A Taxonomy of Anomalies in Log Data

This 2021 paper presents a valuable contribution to the field of log data anomaly detection by introducing a taxonomy for categorising different types of anomalies found in log data.

The authors' work helps to better understand the nature of log data and provides insights that can guide researchers and IT operators in selecting appropriate anomaly detection algorithms for their specific needs.

Anomaly Taxonomy

The authors propose a taxonomy that categorises log data anomalies into two main types:

Point Anomalies and Contextual Anomalies.

Point Anomalies are further divided into Template Anomalies (characterized by the log message template) and Attribute Anomalies (described by specific words or numbers in the log message).

Contextual Anomalies, on the other hand, are determined by the surrounding log messages rather than the content of an individual log message.

Anomaly Classification Method

The paper introduces a method for classifying anomalies in labeled datasets according to their proposed taxonomy.

This method involves tokenizing log messages, creating templates, extracting attributes, and creating contexts. By applying this method, system administrators can investigate their datasets and gain insights to help them choose suitable anomaly detection algorithms.

Analysis of Benchmark Datasets

The authors apply their classification method to three common benchmark datasets:

Thunderbird, Spirit, and BGL.

They find that the vast majority of anomalies in these datasets are Template Anomalies, with BGL also containing a significant number of Contextual Anomalies. Attribute Anomalies are found to be highly correlated with Template Anomalies in all datasets.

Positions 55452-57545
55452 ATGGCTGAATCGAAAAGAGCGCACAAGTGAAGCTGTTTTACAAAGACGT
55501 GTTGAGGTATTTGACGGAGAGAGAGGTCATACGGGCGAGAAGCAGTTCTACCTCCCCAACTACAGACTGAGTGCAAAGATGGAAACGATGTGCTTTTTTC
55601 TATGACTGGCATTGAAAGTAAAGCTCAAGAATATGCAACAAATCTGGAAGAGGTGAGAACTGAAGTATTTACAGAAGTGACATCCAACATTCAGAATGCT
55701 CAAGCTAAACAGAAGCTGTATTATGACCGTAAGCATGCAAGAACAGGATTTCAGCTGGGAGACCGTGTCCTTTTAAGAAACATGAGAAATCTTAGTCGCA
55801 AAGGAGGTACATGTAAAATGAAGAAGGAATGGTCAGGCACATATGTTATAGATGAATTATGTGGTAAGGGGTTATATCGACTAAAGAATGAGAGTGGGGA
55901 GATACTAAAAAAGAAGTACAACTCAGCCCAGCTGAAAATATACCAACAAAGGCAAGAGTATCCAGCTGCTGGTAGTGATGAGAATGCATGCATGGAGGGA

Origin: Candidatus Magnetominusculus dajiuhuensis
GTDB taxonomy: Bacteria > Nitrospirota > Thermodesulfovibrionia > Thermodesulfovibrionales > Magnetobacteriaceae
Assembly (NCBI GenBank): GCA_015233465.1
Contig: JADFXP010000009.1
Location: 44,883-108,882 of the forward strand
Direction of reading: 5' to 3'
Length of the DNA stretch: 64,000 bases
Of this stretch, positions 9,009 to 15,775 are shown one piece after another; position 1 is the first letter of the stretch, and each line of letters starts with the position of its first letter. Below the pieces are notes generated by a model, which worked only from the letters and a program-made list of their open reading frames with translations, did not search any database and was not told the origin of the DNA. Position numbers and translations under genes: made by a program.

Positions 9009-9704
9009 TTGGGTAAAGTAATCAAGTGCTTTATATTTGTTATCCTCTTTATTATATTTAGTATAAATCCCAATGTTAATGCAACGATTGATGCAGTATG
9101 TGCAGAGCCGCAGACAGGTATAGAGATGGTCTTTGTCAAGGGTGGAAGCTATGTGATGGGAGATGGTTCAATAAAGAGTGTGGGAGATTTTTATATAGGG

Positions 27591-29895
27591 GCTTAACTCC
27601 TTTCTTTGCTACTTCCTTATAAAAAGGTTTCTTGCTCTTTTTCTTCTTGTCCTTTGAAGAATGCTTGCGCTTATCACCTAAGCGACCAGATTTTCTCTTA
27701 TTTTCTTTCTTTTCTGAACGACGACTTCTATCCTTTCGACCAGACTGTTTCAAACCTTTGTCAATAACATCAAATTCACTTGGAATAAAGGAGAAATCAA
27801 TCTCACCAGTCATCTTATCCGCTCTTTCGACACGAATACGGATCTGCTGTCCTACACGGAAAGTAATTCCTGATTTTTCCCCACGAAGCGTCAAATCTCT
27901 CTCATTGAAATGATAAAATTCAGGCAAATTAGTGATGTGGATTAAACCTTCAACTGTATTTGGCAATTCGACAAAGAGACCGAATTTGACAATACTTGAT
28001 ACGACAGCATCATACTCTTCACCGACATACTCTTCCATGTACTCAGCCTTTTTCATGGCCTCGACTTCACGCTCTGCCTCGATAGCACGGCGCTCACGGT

Evaluation of Unsupervised Learning Methods

The paper evaluates the performance of five state-of-the-art unsupervised anomaly detection methods (DeepLog, A2Log, PCA, Invariants Miner, and Isolation Forest) in detecting different types of anomalies.

The results show that Template Anomalies are the easiest to predict, explaining the good performance of template-based approaches like DeepLog.

Deep learning-based methods generally outperform data mining-based methods, particularly in detecting Contextual Anomalies.

The paper's findings help us understand log data by:

  1. Providing a structured way to think about and categorise anomalies in log data, which can guide the selection of appropriate detection methods.

  2. Highlighting the prevalence of different anomaly types in common benchmark datasets, giving researchers and practitioners a better understanding of the characteristics of these datasets.

  3. Demonstrating the strengths and weaknesses of various unsupervised anomaly detection methods in detecting different types of anomalies, which can inform the choice of algorithm for a given dataset or use case.

In conclusion, this paper makes a contribution to the understanding of log data anomalies by proposing a taxonomy, introducing a classification method, analysing benchmark datasets, and evaluating the performance of unsupervised anomaly detection methods.

The insights provided can help researchers and IT operators better understand their log data and select appropriate anomaly detection algorithms, ultimately leading to more effective monitoring and troubleshooting of IT systems.

Last updated


Continuum - Accelerated Artificial Intelligence

Continuum WebsiteAxolotl Platform

Copyright Continuum Labs - 2023